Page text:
• Establishing accountability and responsibility of each team member
  • Communicating and sharing knowledge
  • Enabling care transitions
  • Regularly monitoring and assessing a patient’s changing needs and goals
  • Following a proactive care plan
  • Expanding your team by connecting with community resources
  • Aligning resources with patient and population needs

Leverage information and education-centric technology

Make sure your Care team is leveraging health information technology to extend care options beyond the office visit via patient portal, secure email, smartphone app, or online health risk assessment with personalized feedback loops. A Care Management platform that was designed for clinicians will help you streamline care plans, improve workflow management, and enhance team communication.

3. Provide health information and education

The principles of patient-centered care promote informed decision-making — a process that requires you to provide patients with information and education about their conditions and treatment options. When patients are more knowledgeable about their care and potential treatment options, they’re better able to identify what kind of healthcare they do and don’t want and to make informed decisions about treatments.

According to Patient Engagement HIT, patients who have easy access to care and their health information are better able to monitor chronic conditions, adhere to treatment plans, find and fix errors, and contribute their information to research and treatment development.

Leverage technology for coordination and integration

When you centralize your Care team members’ communication on a platform that was built with them in mind, coordination and integration of patient protocols become much more efficient and effective.

Make communication simple for your patients by using the contact method of their choice. Serve people on more channels to ensure continuous connection. Put trust back into the healthcare experience by allowing your patient to reach you anytime by centralizing communication and enabling integration of care with these channels:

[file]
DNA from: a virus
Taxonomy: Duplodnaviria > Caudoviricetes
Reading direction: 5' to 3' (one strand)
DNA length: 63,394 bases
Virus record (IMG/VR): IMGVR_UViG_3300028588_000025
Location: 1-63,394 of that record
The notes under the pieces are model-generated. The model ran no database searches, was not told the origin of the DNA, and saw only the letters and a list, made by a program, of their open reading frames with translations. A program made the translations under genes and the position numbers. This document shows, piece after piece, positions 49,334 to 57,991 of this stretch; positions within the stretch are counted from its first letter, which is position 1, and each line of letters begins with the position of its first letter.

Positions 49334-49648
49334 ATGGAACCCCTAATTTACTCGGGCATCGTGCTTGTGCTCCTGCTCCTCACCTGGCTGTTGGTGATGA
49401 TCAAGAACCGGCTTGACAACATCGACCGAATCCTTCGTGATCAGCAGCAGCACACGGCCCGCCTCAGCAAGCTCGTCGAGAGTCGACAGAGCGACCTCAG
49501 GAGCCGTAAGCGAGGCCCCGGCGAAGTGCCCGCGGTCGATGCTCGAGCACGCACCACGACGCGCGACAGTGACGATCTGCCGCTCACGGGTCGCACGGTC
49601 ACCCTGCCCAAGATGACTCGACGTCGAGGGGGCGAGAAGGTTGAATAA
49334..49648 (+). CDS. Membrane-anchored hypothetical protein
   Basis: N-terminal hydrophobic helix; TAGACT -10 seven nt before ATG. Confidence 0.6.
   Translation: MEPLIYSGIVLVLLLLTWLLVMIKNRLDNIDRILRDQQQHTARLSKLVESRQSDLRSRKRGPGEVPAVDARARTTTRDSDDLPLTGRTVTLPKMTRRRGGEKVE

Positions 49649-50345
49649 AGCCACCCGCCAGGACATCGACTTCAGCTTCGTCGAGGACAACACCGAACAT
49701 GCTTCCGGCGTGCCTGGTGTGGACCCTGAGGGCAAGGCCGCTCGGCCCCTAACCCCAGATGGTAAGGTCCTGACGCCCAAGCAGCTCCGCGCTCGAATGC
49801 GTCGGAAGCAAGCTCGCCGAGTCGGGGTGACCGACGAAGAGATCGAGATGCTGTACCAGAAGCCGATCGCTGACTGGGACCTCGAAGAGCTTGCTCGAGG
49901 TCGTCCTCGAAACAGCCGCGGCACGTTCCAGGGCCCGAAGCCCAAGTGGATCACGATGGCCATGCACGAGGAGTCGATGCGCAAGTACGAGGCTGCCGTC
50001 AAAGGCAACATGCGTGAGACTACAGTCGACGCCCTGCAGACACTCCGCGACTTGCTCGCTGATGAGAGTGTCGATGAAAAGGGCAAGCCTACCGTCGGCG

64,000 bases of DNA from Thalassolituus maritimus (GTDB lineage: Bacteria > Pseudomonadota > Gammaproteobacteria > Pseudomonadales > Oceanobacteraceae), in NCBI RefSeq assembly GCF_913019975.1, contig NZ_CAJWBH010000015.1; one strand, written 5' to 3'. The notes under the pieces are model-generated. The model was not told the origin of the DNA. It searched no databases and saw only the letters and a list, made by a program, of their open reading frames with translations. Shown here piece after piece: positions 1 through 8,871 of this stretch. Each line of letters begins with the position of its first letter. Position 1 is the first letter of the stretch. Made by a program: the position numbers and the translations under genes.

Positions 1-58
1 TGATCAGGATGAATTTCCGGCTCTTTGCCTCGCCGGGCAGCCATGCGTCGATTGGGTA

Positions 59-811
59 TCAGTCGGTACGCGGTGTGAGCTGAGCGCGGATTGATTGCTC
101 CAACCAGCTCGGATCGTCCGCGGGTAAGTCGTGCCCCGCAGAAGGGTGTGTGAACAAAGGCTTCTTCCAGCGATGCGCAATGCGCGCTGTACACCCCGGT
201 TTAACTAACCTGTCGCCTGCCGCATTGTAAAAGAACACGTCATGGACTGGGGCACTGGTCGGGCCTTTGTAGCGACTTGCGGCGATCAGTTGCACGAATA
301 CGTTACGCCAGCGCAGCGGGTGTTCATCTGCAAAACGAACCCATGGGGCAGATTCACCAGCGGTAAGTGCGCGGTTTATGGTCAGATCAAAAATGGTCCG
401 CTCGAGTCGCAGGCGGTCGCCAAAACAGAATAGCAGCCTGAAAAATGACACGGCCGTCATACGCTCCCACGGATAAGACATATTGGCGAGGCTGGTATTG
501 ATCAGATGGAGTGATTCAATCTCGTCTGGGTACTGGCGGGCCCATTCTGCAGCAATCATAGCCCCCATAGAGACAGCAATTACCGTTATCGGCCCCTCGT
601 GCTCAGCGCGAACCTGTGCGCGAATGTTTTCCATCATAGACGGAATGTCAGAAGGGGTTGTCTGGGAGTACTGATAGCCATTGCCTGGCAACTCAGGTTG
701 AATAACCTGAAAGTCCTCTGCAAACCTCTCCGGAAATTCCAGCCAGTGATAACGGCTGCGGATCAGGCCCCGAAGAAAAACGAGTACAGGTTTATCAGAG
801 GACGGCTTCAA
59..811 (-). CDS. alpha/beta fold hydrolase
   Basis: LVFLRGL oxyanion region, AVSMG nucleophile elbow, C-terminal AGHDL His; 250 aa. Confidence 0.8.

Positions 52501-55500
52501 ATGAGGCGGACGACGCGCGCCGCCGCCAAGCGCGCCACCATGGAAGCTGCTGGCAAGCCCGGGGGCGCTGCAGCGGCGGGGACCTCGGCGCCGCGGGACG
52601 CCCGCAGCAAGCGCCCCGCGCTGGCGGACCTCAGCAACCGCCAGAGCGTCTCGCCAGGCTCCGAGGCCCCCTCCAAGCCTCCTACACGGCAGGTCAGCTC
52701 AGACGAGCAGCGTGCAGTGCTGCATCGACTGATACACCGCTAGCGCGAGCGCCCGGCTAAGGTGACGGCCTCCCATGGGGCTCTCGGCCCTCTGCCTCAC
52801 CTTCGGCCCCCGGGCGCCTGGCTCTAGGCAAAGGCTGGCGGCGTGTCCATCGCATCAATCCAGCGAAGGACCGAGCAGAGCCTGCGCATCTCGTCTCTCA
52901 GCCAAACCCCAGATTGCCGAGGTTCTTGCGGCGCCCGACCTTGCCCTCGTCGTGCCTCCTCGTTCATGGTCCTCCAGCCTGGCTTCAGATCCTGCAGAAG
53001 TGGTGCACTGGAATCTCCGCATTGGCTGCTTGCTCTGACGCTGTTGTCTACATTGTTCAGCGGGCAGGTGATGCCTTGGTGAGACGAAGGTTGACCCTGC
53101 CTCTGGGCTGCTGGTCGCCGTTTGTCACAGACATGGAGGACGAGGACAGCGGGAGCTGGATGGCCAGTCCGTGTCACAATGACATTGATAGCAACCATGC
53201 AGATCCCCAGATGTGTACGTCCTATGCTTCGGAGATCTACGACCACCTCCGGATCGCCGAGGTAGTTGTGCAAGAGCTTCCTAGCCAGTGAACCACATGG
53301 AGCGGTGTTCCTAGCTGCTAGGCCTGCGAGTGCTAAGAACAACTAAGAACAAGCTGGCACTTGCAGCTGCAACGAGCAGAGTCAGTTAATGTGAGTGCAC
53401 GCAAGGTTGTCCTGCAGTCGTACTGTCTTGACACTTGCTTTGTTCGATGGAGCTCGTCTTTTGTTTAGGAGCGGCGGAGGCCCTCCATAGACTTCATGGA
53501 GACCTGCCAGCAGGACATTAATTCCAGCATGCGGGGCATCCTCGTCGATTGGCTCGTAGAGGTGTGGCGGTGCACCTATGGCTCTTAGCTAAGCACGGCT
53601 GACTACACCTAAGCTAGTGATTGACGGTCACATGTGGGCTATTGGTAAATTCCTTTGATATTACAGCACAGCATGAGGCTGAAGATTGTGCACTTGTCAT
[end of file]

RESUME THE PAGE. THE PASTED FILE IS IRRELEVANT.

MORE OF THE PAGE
• Email
  • Phone
  • SMS
  • Chat
  • Fax
  • HIPAA-compliant healthcare integration

4. Maintain patients’ physical comfort

The International Journal for Quality in Healthcare found that the experience of comfort is highly personal, contextual, and influenced by different factors in each patient that researchers have classified into a guiding framework.

They’ve found that physical comfort entails a sense of positivity characterized not only by relief of pain or discomfort, but feelings of confidence, competence, self-control, and a sense of being cared for, valued, safe, at ease, and at peace. Children have described comfort in terms of feeling safe and not sad.

Practice and quality improvement decisions must be made from an understanding of the patient’s perspectives in the context of their healthcare condition, culture, and care setting. Leveraging technology via telehealth check-ins, reminder texts, and symptom-tracking apps enables you to monitor and intervene to ensure patients’ physical comfort needs are met.

5. Provide emotional support

Once you’ve established a rapport, it’s much easier to express empathy and make your patients feel cared for. On the most basic level, that includes introducing yourself, being polite, creating a friendly environment by maintaining eye contact, and ensuring there’s nothing in your office environment that may distract patients from your conversation.

Emotional support includes sitting with patients and making them feel accompanied in their struggles by directly answering questions, making supportive gestures, and, when appropriate, holding their hand.

A study published in Healthy Debate confirms that patient emotional support — and hence, patient satisfaction — is linked to better clinical outcomes, and that real healing may be delayed or denied until patients feel they have been heard, understood, and empathized with. It also acknowledges the difficulty many health care professionals have following this most important principle of patient-centered care, as they’re inundated with administrative tasks and running on autopilot.

As one head of emergency services at a Canadian hospital put it: “We get so good at the task that we end up seeing things only through our own eyes.” Seeing through your patients’ eyes will help you instinctively provide emotional support and improve the patient experience.

How technology enhances the patient experience

Seeing through your patients’ eyes is much easier once you’ve removed administrative burdens from your Care team with a centralized Care Management platform, allowing them to focus on improving the patient experience — as well as their own.

When you use analytics to drive decision-making, you can measure, collect, and analyze data points of patient engagement, then use the data to drive improvements. Automated surveys can help you measure the patient experience and analyze data to improve efficiency. You can also evaluate entire Care teams — not just individual providers — to discover gaps in your methodology and workflow. This will also improve employee engagement and ensure that their needs are met.